Oh, magic hour when a child first knows it can read printed words!
A Tree Grows in Brooklyn is a special kind of book. It isn’t a page turner by any means, and to be frank moves quite slowly. However, the pace of the book has no baring on the wonderfulness of it. Every scene, every chapter contains something that will either make you want to pull your hair out, tear up, or laugh.
Francie thought that all the books in the world were in that library and she had a plan about reading all the books in the world.
So begins the story of Frances (Francie) Nolan’s life in the early 1900‘s Brooklyn. The novel gives us glimpses of poverty, alcoholism, elitism, racism, and feminism all while depicting Francie’s childhood. From a curious intelligent girl, to an adventurous young woman, Francie’s life goes through it all. She is armed with her knowledge which no one can take away from her, her belief in herself, and her determineation to make something of herself.
I related to Francie in such a personal way. Growing up I was Francie. I spend my recess and lunch hours in the library. I finished one or two books a day. After I did my homework, I played outside with all the neighborhood kids. I ended the day with scraped knees, and yes, another book until my mom came in the room I shared with my brother and sister to tell us to go to bed. It was a simple yet magical time in my life, and one that causes me constant nostalgia. I was brought back to my childhood while reading this and it was a lovely experience.
What I find admiring about the characters in this book, is their strength. They go through so much pain, loss, and humiliation, yet they don’t give up. They get up the next day and do what they need to survive.
Look at everything always as though you were seeing it either for the first or last time: Thus is your time on earth filled with glory.
This book has strong female characters which is impressive considering how long ago this book was written. What is interesting is that it doesn’t stray to far from what we women go through today. It depicts how hard it is for women to raise children. It gives us glimpses of the discrimination they face at work. The inequality in their partnerships, and the struggle to not lose themselves in the process. Francie’s mother Katie holds her house down because Francie’s father is an alcoholic. She makes tough decisions that aren’t always the easiest or most enjoyable for the household, but they’re always in the best interest of the family.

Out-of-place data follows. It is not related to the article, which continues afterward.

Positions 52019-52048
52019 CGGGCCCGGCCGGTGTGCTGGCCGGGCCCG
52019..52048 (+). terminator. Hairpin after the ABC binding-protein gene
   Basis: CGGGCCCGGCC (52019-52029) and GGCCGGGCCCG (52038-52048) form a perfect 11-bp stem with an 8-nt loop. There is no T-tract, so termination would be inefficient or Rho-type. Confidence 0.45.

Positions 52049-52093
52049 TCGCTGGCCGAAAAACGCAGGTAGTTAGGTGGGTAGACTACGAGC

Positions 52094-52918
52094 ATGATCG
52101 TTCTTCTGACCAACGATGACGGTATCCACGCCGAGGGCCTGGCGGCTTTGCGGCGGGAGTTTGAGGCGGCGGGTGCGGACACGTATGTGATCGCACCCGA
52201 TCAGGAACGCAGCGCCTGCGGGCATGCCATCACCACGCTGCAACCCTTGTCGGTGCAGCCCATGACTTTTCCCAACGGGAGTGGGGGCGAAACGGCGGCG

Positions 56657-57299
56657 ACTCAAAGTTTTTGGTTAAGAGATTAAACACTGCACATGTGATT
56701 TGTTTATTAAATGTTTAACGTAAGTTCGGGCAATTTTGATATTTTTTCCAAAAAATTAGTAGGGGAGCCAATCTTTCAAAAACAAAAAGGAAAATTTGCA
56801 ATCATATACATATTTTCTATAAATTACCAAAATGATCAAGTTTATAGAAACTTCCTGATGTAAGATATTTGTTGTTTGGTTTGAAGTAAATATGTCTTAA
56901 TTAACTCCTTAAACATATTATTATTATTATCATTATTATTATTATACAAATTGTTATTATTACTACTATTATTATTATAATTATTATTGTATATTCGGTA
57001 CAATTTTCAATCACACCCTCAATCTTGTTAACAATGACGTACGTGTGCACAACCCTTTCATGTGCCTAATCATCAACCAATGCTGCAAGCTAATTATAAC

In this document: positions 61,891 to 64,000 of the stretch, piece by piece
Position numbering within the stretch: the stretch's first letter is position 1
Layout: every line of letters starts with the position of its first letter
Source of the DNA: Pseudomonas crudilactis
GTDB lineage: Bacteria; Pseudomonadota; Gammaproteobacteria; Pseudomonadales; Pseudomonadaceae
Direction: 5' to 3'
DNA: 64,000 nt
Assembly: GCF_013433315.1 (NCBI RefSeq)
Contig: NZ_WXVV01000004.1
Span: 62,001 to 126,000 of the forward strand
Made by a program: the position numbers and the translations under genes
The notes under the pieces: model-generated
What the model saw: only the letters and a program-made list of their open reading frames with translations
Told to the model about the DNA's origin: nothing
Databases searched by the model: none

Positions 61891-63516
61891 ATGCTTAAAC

On the other hand Johnny, Francie’s father frustrated me to know end. I’ve been around enough alcoholics to know the devastating impact it has on a person’s life and those closest to them. Johnny drinks because he feels like a failure. Yes, I get that too and as far as alcoholics go he isn’t the worse one I’ve come across. He genuinely loves his family, and is burdened by his own feelings of inadequacy . However, YOU HAVE CHILDREN so pull you head out your ass and provide for them. It makes me so angry when I think about what he put his family through because “Oh he couldn’t be a singer” oh boo hoo, my heart just breaks for him.
Meanwhile, his children are starving and freezing to death because though his own drunkenness he can’t hold down a job. Even more frustrating is the family’s attitude towards his alcoholism. No one acknowledges it and if they do it’s with euphemisms, and to console him, Not once does someone think to find him help, or give him an ultimatum. They they don’t hand him the drink, but they and enable and it’s was equal parts frustrating and tragic to see.
Ok Rant over.
On to the writing, Betty Smith’s writing is filled with beautiful passages and descriptions. I felt like I could really see Brooklyn during this era through her writing. I know this novel may have been a sort of wish fulfillment on Smith’s part, and I’m glad that she got to live vicariously through her character.
It doesn’t take long to write things of which you know nothing. When you write of actual things, it takes longer, because you have to live them first.
Despite the tragedy, the book ends on a positive note, and I couldn’t have been happier with it.